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Wedding Hammer

One of my favorite wedding presents was a beautiful leather-handled hammer. Yep. A hammer. The couple that gave it to us told the story of receiving a hammer for their wedding – and how over the years, that hammer had woven its way in and out of their life story: building doll houses, repairing roofs, laboring with sons and daughters to build a shed, hanging pictures, restoring toys and furnitue…

So, a beautiful, expensive, well-made hammer became their standard wedding present. I love it.  And we have all kinds of stories tied to our own hammer now.

At one point, though, I started to declutter our house. I found at least eleven hammers. None as beautiful and well-made as our wedding hammer, but serviceable and useful, nonetheless. Several were claw hammers, an upholstery tack hammer was among the lot, and a tack hammer or two made the pile.  Perhaps it was a bit excessive…

Before I carted the excess off to Habitat for Humanity, I decided to remove some barriers to home repair. I found that a quick fix took longer if I had to go to the garage.

So, I created a tool bag of things I frequently needed in alternate locations from our excess. I still had some to give away when I was done…

My tool bags have morphed over the years as we have moved house and mastered different types of repairs, but I still love the idea of duplicate tools IF it removes a barrier to getting stuff done. I’m all for reducing duplication if it’s just adding clutter or hoarding.

That said, don’t go out and buy duplicate tools for every room in the house.  However, if your efforts to simplify and declutter your home reveal a lot of duplicate tools:

  1. figure out what projects you do and where you do them
  2. find a container you already own and aren’t using and make it a “tool bag” suited for that project
  3. look for a nearby place to store it
  4. then get rid of the rest without guilt
  5. if you are still using the heel of a shoe for a hammer and a metal nail file for a screwdriver, save up to buy some tools. 🙂

Not everyone tackles the same projects I do, but the idea is to have a complete set of tools organized by project type. Sometimes there is duplication, but often the tools are unique for the project. It is ALWAYS nice to grab a basket, bag, box, or bin & jump in without having to round up tools. I store the tool “bag” in a location that makes sense for the place I’m likely to use it and for the frequency I will need it.  (Incidentally, I do this everywhere in our house, not just with tools.  This is a great way to organize a kitchen, bathroom, office, playroom, etc.  More on that in future weeks.)

Here are the tool sets we have and where/how I store them:

In-House Projects

This is a basic set of tools that any household could use – the other sets of tools we have are fairly specific, but if you are looking for a list of basic tools that will allow you to accomplish most household “first aid,” this is one such list.

  • Years ago I repurposed a small (12.5″ long x 8.5″ wide x 6″ tall) scrapbooking bag with handles.  It is perfect for tools needed for small jobs around the house.

In-House Tools in Scrapbooking Bag

  • I keep it in my hall linen closet with a cordless drill (& charger).  My husband installed an outlet in the closet for the drill and a rechargeable vacuum to plug in. [If you are going to add an outlet inside a closet, be sure to locate it where folded or hanging items will not block it.]
  • I set the bag on top of a ratcheting screw driver set that is in a case & has socket heads, driver heads, and a host of star, hex, and other shaped heads for unique projects. Incidentally, these fit in my drill as well.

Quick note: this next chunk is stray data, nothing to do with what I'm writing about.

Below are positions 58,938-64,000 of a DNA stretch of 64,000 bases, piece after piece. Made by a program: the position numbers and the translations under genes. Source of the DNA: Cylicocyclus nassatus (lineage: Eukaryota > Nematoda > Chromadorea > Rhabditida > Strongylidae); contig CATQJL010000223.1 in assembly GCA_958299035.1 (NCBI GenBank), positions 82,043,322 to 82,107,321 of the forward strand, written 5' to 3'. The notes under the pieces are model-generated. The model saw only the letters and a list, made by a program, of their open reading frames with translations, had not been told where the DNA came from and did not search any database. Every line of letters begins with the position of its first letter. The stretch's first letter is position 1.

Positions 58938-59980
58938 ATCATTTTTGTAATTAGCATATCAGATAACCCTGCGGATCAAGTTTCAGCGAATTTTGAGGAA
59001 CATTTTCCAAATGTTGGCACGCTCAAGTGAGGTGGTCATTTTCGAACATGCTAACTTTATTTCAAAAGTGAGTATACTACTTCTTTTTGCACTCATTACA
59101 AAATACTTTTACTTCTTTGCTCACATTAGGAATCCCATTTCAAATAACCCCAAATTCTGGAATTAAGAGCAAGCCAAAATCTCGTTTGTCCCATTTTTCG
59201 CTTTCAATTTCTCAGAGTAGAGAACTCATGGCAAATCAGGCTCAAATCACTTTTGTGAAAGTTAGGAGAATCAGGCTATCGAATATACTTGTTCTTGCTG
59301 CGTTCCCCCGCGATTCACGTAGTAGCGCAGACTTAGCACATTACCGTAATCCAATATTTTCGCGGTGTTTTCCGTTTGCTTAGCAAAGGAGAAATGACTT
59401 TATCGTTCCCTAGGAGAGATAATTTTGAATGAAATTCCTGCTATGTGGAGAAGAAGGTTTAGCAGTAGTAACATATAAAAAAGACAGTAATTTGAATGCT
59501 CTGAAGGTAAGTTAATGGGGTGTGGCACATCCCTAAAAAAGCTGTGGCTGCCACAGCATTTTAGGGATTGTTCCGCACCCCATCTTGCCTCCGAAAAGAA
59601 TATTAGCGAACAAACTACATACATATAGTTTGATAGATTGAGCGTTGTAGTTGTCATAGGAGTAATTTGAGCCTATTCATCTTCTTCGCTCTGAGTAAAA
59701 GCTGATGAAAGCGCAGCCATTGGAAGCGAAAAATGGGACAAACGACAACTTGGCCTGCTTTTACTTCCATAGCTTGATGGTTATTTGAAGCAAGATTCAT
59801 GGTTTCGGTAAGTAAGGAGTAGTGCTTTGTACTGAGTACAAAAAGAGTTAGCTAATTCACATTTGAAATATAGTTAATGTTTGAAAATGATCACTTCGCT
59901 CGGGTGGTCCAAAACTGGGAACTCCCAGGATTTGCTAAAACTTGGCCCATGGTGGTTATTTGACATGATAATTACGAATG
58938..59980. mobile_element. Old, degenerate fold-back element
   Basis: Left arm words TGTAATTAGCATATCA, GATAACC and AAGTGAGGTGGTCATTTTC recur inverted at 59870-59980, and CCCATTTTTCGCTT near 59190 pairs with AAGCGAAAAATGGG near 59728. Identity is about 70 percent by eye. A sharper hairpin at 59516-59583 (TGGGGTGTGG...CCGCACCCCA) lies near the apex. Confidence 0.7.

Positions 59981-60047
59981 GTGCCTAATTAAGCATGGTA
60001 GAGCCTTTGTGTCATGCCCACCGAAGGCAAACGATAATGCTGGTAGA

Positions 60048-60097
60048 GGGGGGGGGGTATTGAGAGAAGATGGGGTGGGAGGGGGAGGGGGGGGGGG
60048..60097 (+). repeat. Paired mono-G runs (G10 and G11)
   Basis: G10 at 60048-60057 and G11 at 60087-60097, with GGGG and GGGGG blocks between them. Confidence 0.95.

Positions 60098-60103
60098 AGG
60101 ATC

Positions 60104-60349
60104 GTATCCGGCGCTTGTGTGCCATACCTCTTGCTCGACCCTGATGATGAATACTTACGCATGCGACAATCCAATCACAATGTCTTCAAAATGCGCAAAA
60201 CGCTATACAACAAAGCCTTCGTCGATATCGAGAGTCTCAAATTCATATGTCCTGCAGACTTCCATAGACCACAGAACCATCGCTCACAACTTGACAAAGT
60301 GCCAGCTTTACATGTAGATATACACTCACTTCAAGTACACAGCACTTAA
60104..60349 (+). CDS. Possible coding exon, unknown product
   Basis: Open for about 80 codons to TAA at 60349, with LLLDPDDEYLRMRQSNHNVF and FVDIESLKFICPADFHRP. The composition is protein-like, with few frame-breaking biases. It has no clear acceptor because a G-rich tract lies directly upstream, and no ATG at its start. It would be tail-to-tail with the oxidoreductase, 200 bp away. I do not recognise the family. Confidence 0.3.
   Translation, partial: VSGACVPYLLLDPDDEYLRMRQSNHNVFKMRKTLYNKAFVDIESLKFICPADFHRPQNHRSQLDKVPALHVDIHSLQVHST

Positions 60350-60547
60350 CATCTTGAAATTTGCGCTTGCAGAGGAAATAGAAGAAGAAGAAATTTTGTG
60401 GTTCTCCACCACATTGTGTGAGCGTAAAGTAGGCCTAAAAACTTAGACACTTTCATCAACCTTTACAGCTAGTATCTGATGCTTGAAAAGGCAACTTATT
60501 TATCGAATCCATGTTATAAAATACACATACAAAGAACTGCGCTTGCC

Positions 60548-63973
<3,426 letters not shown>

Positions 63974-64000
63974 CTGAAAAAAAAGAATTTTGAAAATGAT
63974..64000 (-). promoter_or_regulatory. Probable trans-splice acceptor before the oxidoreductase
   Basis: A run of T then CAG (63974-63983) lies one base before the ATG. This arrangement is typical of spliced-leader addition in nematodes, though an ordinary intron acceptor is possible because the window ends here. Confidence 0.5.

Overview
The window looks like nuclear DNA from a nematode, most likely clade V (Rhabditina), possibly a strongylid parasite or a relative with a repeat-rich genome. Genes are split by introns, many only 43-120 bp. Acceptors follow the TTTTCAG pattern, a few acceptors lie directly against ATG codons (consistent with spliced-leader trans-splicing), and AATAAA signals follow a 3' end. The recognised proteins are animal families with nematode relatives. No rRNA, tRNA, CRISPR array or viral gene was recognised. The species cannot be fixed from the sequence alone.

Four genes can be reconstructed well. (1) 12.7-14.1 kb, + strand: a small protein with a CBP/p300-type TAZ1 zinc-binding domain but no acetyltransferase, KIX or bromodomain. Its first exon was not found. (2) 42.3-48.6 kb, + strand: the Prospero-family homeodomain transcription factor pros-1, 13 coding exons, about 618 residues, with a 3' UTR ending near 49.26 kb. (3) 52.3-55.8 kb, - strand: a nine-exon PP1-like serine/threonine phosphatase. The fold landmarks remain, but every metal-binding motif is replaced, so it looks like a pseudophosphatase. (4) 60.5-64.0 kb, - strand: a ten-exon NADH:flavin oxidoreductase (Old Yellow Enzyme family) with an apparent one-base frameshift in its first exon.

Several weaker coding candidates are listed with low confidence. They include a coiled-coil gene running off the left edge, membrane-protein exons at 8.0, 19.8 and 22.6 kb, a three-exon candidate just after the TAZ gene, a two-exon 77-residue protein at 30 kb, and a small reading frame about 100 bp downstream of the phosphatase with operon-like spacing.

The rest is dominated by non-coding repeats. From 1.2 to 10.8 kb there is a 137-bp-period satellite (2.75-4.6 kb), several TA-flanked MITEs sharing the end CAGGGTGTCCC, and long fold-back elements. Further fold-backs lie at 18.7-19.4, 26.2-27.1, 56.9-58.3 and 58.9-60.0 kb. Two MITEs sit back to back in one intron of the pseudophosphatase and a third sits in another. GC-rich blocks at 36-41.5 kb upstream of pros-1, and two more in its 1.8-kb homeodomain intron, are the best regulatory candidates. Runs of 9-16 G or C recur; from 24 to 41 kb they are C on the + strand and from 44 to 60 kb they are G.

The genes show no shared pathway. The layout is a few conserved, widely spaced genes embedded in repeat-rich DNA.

• Thescrapbooking bagcontains:
    • drill bits
    • scissors
    • three screw drivers – one two sizes of Phillips head and one average sized flat blade
    • my leather-handled hammer
    • a small container of various sizes of nails (I used a plastc hinged box that came with first aid supplies to hold these)
    • a small container of various sizes of screws and wall anchors (another first aid box)
    • a small container of picture hooks, cup hooks, and small brackets (another first aid box — I got these in the trial size area — and I labeled them on both ends so I can tell them apart & it doesn’t matter which way I slide them into the bag)
    • two mechanical pencils
    • one ball point pen
    • one Sharpie “Rub-a-Dub” Laundry Marker
    • a box cutter
    • safety glasses
    • a tape measure (at least 25′)
    • two adjustable wrenches (different sizes)
    • two pair pliers – ratcheting handles for an easy grip
    • one pair  needle nose pliers
    • wire ties (I keep these in order by standing a toilet paper tube in the bag)
    • teflon tape
    • small tube of silicone caulk
    • Lock-Tite Gel (super glue)
    • duck tape
    • masking tape
    • WD-40 pen
    • small, magnetic level
    • stud-finder (in case my husband is lost, lol)
    • small pad of paper
    • solar calculator
    • bandaids & antibiotic ointment (you know you are going to need one at some point… why stop what you are doing to round up a bandage?)
    • putty knife
    • mini razor-blade scraper with extra blades (these fit in my box cutter, too)
    • glue
    • a small flashlight


  • I have a closet where we keep touch up paint in the colors we have around the house. It also holds stain for furniture or woodwork in the house that we have stained.
  • In that closet I keep two baskets of supplies: one for paint and one for stain.
    • The paint basket is an old laundry basket. It holds:
      • a claw hammer
      • a flat blade screwdriver (for opening paint cans & removing switch plates from lights and outlets)
      • a Phillips head screw driver (for removing door knobs)
      • painters tape (wide & narrow)
      • roller covers (in various sizes & thicknesses)
      • roller handles (in sizes appropriate for the covers we use)
      • roller pans & liners
      • paintbrushes
      • Fast-and-Final spackle
      • a couple of putty knives
      • sand paper
      • a 13″ x 4″ aluminum paint shield
      • a 12″ wide roll of kraft paper
      • a roll of paper towels
      • nitrile gloves (with lots kids in the house, I often need to help someone quickly without time to wash paint off of my hands)